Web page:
as small advice I concur with @dragan as the Gparted warning is the red flag that something with dd did not worked as expected…

Nonetheless a possible scenario would be to used Clonezilaa to duplicate the system …

Dumb question : did you use dd with the system running or from an outside “live” system ?

This part right here:

Those are hardware problems. You should RMA this drive. You could boot from a fresh liveUSB and run smartctl again and you will still see media and integrity errors.

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They aren’t RAM, or they would lose their data in a power failure. Some will have RAM to buffer data before its written. I wouldn’t want to dd a drive myself, but that is exactly what we do with USB drives when we burn ISO images. The drive mapping behind the scenes is irrelevant to reading back that data. There is an underlying problem in the hardware, look at all those media and data integrity errors output from smartctl.

I used RAM as a metaphore, to indicate the difference between a magnetic plate and electronic circuits to store the actual data, because i didnt want to go too deep in technical terms for that…

But if you guys insist on them behaving the same, go ahead and see threads like this for the results :wink:
The biggest difference is that a normal HD doesn’t relocate sectors behind the scenes while writing data, which These SSD drives will do and thus cause errors in the partitions written using static data from dd


Better tell this: “Static RAM” :innocent:
Inside my last Amiga 3000 I had a predecessor to an NVMe,
based on “Static RAM” and an EEPROM as a boot-device sitting in one of the expansion-slots…

More to the point:

  • RAM = Random Access Memory
    This includes DIMM’s, NVMe, Video Memory etc etc :slight_smile:
    (ie. it is a general term used to describe electronic memory, and not just for the memory used to run programs as most think…)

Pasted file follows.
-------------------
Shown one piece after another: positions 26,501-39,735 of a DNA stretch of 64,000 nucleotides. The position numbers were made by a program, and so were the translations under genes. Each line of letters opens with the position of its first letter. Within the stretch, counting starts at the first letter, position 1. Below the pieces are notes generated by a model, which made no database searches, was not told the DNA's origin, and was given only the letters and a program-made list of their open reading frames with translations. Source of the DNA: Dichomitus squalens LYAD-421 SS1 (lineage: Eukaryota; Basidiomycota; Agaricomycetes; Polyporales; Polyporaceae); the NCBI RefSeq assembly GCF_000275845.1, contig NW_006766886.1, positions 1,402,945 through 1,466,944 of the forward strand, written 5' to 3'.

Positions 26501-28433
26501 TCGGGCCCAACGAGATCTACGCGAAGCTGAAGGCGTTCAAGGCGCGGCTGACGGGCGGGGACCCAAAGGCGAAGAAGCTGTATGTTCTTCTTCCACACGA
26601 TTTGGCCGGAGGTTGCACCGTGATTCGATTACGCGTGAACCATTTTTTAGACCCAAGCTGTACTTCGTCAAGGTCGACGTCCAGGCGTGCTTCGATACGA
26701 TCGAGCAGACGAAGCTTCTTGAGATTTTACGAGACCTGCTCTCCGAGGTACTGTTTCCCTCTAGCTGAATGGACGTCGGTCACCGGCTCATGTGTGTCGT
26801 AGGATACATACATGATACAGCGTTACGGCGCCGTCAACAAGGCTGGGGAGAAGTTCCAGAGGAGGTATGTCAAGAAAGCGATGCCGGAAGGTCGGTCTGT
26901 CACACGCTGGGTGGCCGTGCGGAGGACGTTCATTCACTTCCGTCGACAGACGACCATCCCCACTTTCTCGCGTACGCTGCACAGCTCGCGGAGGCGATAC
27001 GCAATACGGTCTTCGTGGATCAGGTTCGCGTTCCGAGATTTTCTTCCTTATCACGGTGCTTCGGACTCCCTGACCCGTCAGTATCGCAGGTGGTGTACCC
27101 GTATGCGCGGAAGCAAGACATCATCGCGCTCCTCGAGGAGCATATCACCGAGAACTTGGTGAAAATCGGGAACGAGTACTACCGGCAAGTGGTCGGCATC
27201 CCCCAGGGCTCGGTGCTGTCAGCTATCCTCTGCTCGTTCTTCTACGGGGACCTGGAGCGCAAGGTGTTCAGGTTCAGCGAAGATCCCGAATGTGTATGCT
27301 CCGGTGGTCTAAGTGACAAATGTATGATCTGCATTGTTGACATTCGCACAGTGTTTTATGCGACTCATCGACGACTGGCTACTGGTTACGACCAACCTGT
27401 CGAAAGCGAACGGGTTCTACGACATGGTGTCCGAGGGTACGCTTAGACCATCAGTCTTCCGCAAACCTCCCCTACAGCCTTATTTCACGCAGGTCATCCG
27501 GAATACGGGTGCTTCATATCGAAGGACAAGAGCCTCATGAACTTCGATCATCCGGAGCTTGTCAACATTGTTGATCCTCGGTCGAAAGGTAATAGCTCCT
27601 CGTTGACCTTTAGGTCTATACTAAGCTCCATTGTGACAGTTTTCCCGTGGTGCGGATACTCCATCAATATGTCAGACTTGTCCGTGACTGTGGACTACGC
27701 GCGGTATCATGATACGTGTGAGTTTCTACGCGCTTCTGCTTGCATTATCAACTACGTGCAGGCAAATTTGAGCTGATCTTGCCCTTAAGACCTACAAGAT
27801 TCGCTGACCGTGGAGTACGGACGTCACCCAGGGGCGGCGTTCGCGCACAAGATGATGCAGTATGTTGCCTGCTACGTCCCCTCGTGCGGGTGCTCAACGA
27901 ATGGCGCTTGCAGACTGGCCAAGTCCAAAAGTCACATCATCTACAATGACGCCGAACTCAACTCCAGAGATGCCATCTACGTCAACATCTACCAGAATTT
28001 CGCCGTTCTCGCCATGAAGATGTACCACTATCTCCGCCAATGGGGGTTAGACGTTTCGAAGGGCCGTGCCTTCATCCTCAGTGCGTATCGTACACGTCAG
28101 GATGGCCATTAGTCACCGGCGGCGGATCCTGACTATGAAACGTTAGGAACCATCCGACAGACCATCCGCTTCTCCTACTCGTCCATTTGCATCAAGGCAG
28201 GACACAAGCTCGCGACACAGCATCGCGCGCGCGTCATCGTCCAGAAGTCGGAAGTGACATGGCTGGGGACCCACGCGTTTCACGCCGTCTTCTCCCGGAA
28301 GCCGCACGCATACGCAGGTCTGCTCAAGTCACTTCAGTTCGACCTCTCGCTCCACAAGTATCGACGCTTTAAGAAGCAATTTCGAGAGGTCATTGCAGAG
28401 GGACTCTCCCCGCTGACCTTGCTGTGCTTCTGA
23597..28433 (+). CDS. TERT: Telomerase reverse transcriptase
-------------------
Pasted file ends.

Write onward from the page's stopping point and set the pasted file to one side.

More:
Like I said, all of these counted errors likely only got triggered after cloning. Weirdly, there’re no error log lines in SMART to offer an explanation. I strongly suspect a host firmware or controller firmware bug/issue. At this point. Nonetheless, you reinforced my belief to RMA the drive, I don’t want any of the controller bugs down the line even if I managed it somehow today (i.e. fresh install).

Tried with clonezilla. It uses a (custom) dd under the hood as evidenced by glancing at htop. The result is the same after rebooting. Further it doesn’t fix up the GPT automatically, Gparted too complained about improper GPT size. If you were to ask me, I think it’s not properly maintained because there’re spews of “egrep is deprecated” messages to stderr.

I used 8M when cloning for speed, bs= in dd is basically the buffer size. 64K comes from later tests, based on observations the few error messages from the controller hinted at a 64K internal block size, the LBA locations were 64K aligned. So I decided to “read-test” with bs=64K

The laptop has two dedicated NVMe slots for SSDs.

iirc they would only truncate in case of read errors. In other words, not write any blocks in place of failed reads. The source drive is in pristine condition, there are no error messages in dmesg during cloning.

Hm seems to be irrelevant here: dd invocation (GNU Coreutils 9.1)

Onto the Gparted warning: I think it only concerned that the partition table did not encompass the whole of the new 2TB space. I don’t know if the “fix” button merely extends the GPT or also correctly writes the backup GPT to the end of the drive. I will try one last time cloning and fixing the backup GPT header manually: https://askubuntu.com/questions/386752/fixing-corrupt-backup-gpt-table Again, clonezilla does not handle this either.

A sanity question! Cloning is done from the live system, both SSDs are “offline”.

Badblocks from Live without rebooting:

badblocks -t 3979117713 -b 1048576 -c 4 -e 5 -s -v -w /dev/nvme0n1
Checking for bad blocks in read-write mode
From block 0 to 1953513
Testing with pattern 0xed2c8491: done
Reading and comparing: done
Pass completed, 0 bad blocks found. (0/0/0 errors)

No errors… That’s why I think the firmware is playing the Joker role very well.

I have tried to clone → shutdown laptop → put the cloned SSD in my computer, where it belongs. It also boots up into I/O errors. Both computers run AMI UEFI, so if there’s an implementation bug then probably the same one.

Despite spending more time on this anomaly, I will try:

  1. badblocks with a random pattern in case the controller compressed the static pattern I specified and only wrote 1 block.
  2. Clone and manually extend the partition table & write the backup GPT header to where it belongs, double-checking manually.
  3. (maybe not) Load testing as suggested, while I find the suggestion of a full Bitcoin node entertaining :slight_smile: I think it it would take ages to sync from the 1st block. I will make use of another decentralized protocol that I use to receive Linux ISOs on my local machine :stuck_out_tongue: